Concerning the insanity defense, we note defendant did testify to a certain extent on this issue. Defendant was also allowed to produce his own expert witness, psychologist Dr. Burton Silberglitt, to establish he lacked the mental capacity to conform his conduct to the requirements of the law during the relevant time period. While we emphasize a defendant should have the right to testify on his own behalf on the issue of his sanity (see Stewart v. U.S., 366 U.S. 1, 81 S.Ct. 941, 6 L.Ed.2d 84 (1961); U.S. v. Alden, 767 F.2d 314 (7th Cir.1984)), we do not believe the trial court's refusal to allow defendant to answer the single question above constitutes reversible error under the circumstances. Defendant relies on cases such as Alicea v. Gagnon, 675 F.2d 913 (7th Cir.1982) (recognition of the principle of a defendant's constitutional right to testify in his own behalf) and McMorris v. Israel, 643 F.2d 458 (7th Cir.1981) (arbitrary, unjustified use of rules of evidence cannot be employed to deprive defendant of his Sixth Amendment right to fair trial). However, in these cases (as well as the often-cited Chambers v. Mississippi, 410 U.S. 284, 93 S.Ct. 1038, 35 L.Ed.2d 297 (1973)), the result of the trial court evidentiary ruling was much more severe, resulting in a defendant's total inability to present a theory of defense, a deprivation much more far-sweeping and hindering than the situation found in the case at bar. In the case at bar, defendant was allowed to present expert testimony supportive of his insanity defense (cf. U.S. ex rel. Enoch v. Hartigan, 768 F.2d 161 (7th Cir.1985)). We see no reversible error.


Further, if defendant's answer to the question as to why he did not appear at his sentencing hearing was to bolster a necessity defense, there was certainly no reversible error. This is because from the evidence presented defendant as a matter of law was not entitled to rely on a necessity defense (see infra.). However, assuming arguendo he was, defendant himself testified he fled for fear of what would happen to his health in jail. Among other things, he stated two doctors, a Dr. Pfeiffer and a Dr. Kulsch, told him he would not last more than 90 days in jail. Dr. Silberglitt testified defendant believed he would be homosexually abused and beaten if he went to prison and that his weak heart could also kill him quicker in jail. Defendant's brother testified defendant told him he believed prison would kill him. Surely, defendant was sufficiently allowed to present his version of an adequate necessity defense to the jury. However, we do not believe defendant's fear for his health in jail is sufficient reason to maintain a defense of necessity in an 18 U.S.C. Sec. 3146 case. We believe the trial court did not err in refusing to instruct the jury concerning this theory of defense. It is well-established defendant must meet certain threshold requirements to have a theory of defense presented to the jury.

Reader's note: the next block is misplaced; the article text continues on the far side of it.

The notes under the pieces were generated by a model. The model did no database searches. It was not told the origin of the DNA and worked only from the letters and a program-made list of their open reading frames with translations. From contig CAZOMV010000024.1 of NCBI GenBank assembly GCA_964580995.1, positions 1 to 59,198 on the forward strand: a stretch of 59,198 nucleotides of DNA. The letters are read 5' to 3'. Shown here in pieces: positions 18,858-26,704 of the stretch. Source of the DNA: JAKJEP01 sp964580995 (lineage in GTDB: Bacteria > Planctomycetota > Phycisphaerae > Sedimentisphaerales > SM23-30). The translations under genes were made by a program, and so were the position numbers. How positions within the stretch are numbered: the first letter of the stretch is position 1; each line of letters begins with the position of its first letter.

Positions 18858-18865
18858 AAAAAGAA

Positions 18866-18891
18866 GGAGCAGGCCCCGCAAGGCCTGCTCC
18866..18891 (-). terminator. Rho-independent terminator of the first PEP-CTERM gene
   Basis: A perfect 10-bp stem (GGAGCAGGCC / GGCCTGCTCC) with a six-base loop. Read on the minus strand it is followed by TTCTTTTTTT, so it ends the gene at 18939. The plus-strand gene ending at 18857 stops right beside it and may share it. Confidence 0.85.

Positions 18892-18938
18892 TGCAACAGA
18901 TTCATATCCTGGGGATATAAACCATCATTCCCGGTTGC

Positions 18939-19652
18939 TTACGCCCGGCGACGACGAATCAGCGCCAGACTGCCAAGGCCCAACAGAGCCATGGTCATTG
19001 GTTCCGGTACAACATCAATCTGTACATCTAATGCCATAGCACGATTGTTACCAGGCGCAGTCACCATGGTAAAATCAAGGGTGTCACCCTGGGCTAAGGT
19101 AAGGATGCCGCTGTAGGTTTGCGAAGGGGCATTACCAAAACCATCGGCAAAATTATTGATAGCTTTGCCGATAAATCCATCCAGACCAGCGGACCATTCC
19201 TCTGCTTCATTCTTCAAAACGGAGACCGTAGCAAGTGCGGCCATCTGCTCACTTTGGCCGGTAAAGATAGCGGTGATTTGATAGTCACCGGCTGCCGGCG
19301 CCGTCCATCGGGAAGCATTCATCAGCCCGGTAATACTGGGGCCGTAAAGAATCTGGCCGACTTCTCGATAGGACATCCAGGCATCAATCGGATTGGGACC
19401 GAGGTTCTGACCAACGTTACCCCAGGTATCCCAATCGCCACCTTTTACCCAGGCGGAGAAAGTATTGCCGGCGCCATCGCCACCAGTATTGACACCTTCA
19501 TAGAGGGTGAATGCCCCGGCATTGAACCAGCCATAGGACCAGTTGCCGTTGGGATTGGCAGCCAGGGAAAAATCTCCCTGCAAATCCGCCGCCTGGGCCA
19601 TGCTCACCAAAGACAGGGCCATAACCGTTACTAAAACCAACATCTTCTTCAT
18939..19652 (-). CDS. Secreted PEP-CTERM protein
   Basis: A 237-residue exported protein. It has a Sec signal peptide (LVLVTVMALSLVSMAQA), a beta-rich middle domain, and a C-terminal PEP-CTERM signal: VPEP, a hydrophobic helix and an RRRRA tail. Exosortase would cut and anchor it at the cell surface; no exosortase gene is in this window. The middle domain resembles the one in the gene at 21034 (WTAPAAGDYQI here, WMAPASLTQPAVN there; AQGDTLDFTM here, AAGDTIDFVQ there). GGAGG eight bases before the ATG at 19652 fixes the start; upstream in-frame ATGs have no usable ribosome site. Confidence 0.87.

"... defendant is entitled to have the jury consider any theory of defense which is supported by law and has some foundation in the evidence, even though such evidence may be weak, insufficient or of doubtful credibility. United States v. Lehman, 468 F.2d 93, 108 (7th Cir.), cert. denied, 409 U.S. 967, 93 S.Ct. 273, 34 L.Ed.2d 232 (1972); United States v. Vole, 435 F.2d 774, 776-77 (7th Cir.1970). However, if the defendant fails to sustain his evidentiary burden the court is duty-bound not instruct the jury on the defense."


U.S. v. Patrick, 542 F.2d 381, 386 (7th Cir.1976); see also U.S. v. Mitchell, 725 F.2d 832, 836-37 (2nd Cir.1983); U.S. v. Shapiro, 669 F.2d 593, 596 (9th Cir.1982); U.S. v. Cullen, 454 F.2d 386, 390 (7th Cir.1971).


We agree with the district court that defendant presented insufficient evidence as a matter of law to maintain a defense of necessity. In U.S. v. Bailey, 444 U.S. 394, 100 S.Ct. 624, 62 L.Ed.2d 575 (1980), it was stated that in a necessity defense:


"... one principle remains constant: if there was a reasonable, legal alternative to violating the law, 'a chance both to refuse to do the criminal act and also to avoid the threatened harm,' the defenses (of duress or necessity) will fail." 100 S.Ct. at 635 (parentheses added) (citations omitted).